~ Legendary Rome ~
Bernini vs. Borromini

Gianlorenzo Bernini (1598-1680) and Francesco Borromini (1599-1667) were the two architects who contributed to the city's Baroque heritage more than any other artist in Rome.
Two absolute masters, no doubt, but with very different personalities.

Gianlorenzo Bernini
Bernini was born in Naples, although his father was from Tuscany, but he spent more or less his whole life in Rome. He is considered the greatest sculptor of his century (despite being at the same time also an outstanding architect, a painter and a fountain-maker), the real founder of Baroque sculpture. His early talent and religious zeal made him soon turn into the most important and famous artist in Rome, especially under the reign of pope Urban VIII (1623-44), who gave the artist his first commissions while he was still a cardinal. To give an idea of the importance of Bernini's works for Rome's artistic heritage, it is enough to mention among his projects the lavish arrangement of St.Peter's square, with its gigantic double colonnade.
Francesco Borromini

Borromini, instead, is credited for having introduced a new figurative language in Baroque style: his façades and his famous bizarre belltowers took shape out of a series of geometric subunits, such as squares, rectangles, ovals, etc., often obtaining very innovative results for those days, in contrast with Bernini's models, strictly inspired by the religious concept by which the proportions of buildings should correspond to those of man (as human proportions are those of God, according to the Bible, thus considered at one time universal, harmonic and divine).
Borromini was born in the northern region of Canton Ticino, as many other important architects who worked in Rome over the late Renaissance and Baroque periods, such as Domenico Fontana (1543–1607), Carlo Maderno (1556–1629), Carlo Fontana (1634?-1714) and others, most of whom were relations, actually forming a clan. His original surname was Castelli; it is uncertain whether he took the more famous one out of devotion to Saint Carlo Borromeo, or after the surname of his mother's second husband, Brumino; when he came to Rome, called by Carlo Maderno (one of his mother's distant relatives), e began to appear in documents as Borromini. He was described as a solitary man, compulsive, melancholic and with a very irascible temper. His fame was always offuscated by Bernini's popularity. He was offered sponsorship by Innocent X (1644-55), but only because under this pope Bernini had fallen into disgrace (not for a true preference).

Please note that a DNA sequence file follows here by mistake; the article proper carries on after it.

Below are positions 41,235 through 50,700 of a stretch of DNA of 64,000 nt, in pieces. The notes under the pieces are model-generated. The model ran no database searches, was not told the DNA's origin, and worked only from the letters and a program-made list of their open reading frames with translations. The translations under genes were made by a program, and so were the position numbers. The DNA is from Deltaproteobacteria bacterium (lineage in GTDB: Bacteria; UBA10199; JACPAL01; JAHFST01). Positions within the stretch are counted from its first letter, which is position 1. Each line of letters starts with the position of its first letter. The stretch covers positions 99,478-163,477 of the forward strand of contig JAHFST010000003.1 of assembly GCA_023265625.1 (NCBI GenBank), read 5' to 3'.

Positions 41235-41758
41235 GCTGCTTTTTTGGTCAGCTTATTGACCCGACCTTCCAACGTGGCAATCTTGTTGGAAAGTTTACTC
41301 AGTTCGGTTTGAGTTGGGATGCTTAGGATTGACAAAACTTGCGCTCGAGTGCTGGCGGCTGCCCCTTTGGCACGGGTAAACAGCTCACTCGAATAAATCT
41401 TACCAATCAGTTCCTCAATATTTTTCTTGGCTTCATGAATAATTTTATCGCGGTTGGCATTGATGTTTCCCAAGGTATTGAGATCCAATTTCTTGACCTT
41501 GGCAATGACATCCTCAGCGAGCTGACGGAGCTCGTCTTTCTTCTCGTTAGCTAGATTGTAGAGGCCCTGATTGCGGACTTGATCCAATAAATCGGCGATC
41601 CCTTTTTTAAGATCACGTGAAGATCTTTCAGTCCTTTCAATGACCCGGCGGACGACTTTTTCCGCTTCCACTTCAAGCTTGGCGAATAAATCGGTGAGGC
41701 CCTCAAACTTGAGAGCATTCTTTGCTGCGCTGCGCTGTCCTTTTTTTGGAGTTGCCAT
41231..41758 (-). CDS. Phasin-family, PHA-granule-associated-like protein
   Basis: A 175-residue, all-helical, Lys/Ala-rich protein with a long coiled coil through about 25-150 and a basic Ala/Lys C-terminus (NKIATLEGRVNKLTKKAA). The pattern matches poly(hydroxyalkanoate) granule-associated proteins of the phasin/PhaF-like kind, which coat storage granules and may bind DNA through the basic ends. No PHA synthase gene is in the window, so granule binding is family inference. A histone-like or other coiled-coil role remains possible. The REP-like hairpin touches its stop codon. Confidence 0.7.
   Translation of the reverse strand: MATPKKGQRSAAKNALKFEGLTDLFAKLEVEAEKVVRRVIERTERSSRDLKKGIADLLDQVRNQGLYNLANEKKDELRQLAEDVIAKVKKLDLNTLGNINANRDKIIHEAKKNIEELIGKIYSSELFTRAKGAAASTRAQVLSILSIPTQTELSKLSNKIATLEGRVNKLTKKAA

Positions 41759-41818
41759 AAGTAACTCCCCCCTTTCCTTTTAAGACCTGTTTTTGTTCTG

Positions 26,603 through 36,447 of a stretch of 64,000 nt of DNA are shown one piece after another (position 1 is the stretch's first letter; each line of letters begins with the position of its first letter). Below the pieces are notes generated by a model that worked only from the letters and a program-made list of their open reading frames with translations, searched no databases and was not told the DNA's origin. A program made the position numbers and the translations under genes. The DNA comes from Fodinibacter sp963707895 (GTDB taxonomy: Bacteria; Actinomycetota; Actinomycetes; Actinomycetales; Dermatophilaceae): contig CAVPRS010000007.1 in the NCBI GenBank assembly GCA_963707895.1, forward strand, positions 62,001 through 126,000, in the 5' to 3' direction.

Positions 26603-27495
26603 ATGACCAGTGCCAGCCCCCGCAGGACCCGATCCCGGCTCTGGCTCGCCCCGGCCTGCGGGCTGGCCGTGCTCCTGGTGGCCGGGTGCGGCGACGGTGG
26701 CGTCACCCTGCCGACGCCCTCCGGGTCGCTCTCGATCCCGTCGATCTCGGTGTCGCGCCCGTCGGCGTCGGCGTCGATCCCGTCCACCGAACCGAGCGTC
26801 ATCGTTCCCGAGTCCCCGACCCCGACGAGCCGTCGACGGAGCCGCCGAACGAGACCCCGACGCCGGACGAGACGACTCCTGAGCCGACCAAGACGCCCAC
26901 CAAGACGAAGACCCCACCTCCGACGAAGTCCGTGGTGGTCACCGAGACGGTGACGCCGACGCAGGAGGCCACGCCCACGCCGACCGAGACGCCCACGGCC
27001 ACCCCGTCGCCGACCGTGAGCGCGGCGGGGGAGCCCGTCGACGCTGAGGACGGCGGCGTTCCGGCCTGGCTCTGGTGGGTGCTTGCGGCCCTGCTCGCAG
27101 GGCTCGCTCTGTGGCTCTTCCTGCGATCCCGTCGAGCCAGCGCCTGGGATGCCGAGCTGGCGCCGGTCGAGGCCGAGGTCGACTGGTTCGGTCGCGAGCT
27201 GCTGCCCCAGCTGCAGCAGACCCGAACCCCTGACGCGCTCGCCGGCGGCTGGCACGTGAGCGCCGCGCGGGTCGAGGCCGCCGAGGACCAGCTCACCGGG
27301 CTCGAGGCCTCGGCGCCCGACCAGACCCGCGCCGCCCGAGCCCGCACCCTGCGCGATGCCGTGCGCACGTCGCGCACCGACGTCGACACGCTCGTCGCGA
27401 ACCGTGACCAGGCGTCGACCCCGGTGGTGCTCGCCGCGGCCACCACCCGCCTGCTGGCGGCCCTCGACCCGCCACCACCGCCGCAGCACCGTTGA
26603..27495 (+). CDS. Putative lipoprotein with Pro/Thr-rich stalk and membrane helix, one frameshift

the church of Sant'Ivo alla Sapienza and the Filippini Oratory,
two among Borromini's masterpieces in Rome
His bad temper, together with the increasing frustration stirred by his rival's success, combined with a series of unlucky events - a commission taken away from him, unwanted extensions added to one of his buildings that altered its original look, etc. - in the end led him to commit suicide.
Nevertheless, we know that Bernini and Borromini had indeed cooperated for some of their works, the most important of which is the huge canopy over St.Peter's altar (although it is commonly remembered only as 'Bernini's baldachin').

Their different position triggered hard feelings between the two architects, and their conflict became legendary, up to the point of inspiring popular beliefs about their rivalry.

In the centre of piazza Navona stands one of Bernini's most famous works, the Fountain of the Rivers (1651). The base of this structure, which supports the Roman copy of an Egyptian obelisk, is decorated with four large allegorical figures, representing the major rivers from the four regions of the world known by those times: the Danube (for Europe), the Nile (for Africa), the Ganges (for Asia) and the Rio de la Plata (for the Americas).

On the western side of the square, in front of the fountain, stands the church of St.Agnes in Agone, whose making dates back to the same years; the works had started under the direction of Girolamo and Carlo Rainaldi, but less than one year later Borromini replaced them.